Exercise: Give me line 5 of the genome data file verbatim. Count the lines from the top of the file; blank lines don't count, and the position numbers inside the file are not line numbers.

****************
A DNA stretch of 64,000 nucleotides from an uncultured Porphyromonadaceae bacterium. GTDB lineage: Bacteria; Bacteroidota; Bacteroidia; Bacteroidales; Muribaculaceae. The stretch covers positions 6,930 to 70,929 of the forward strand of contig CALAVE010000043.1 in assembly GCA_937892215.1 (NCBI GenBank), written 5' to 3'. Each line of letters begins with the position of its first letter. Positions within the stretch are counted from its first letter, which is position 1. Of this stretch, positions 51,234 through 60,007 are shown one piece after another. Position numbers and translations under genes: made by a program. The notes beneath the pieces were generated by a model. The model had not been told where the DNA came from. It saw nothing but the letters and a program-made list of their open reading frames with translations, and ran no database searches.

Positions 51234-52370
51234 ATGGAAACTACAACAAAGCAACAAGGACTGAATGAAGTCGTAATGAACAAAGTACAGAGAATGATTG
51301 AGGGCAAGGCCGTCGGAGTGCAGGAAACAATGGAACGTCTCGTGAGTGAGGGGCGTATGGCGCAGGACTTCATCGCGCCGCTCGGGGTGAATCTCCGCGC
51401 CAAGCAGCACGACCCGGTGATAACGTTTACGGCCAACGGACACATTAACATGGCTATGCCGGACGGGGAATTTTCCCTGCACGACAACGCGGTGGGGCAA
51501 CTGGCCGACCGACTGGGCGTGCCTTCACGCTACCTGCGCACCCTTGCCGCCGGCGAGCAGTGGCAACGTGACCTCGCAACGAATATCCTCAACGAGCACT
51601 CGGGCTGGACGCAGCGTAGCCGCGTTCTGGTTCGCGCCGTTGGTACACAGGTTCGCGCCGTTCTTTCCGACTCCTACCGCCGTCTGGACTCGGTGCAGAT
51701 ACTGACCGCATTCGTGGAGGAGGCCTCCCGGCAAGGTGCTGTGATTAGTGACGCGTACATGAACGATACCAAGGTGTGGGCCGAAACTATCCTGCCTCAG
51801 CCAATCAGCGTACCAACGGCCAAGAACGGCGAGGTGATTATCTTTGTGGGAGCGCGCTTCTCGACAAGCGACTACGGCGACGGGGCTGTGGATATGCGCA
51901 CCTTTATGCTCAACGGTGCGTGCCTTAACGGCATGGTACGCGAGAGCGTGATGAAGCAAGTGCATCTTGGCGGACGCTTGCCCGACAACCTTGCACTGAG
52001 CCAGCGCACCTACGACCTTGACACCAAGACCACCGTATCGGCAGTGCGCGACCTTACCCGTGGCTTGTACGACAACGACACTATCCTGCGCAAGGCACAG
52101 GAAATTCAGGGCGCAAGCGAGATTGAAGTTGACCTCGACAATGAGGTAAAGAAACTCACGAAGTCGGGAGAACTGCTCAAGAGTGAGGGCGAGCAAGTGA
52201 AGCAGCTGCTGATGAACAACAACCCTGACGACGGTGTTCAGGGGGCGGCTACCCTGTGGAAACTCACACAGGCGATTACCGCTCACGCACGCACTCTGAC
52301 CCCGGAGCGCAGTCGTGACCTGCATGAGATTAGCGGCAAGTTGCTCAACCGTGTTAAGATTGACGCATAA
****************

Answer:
51401 CAAGCAGCACGACCCGGTGATAACGTTTACGGCCAACGGACACATTAACATGGCTATGCCGGACGGGGAATTTTCCCTGCACGACAACGCGGTGGGGCAA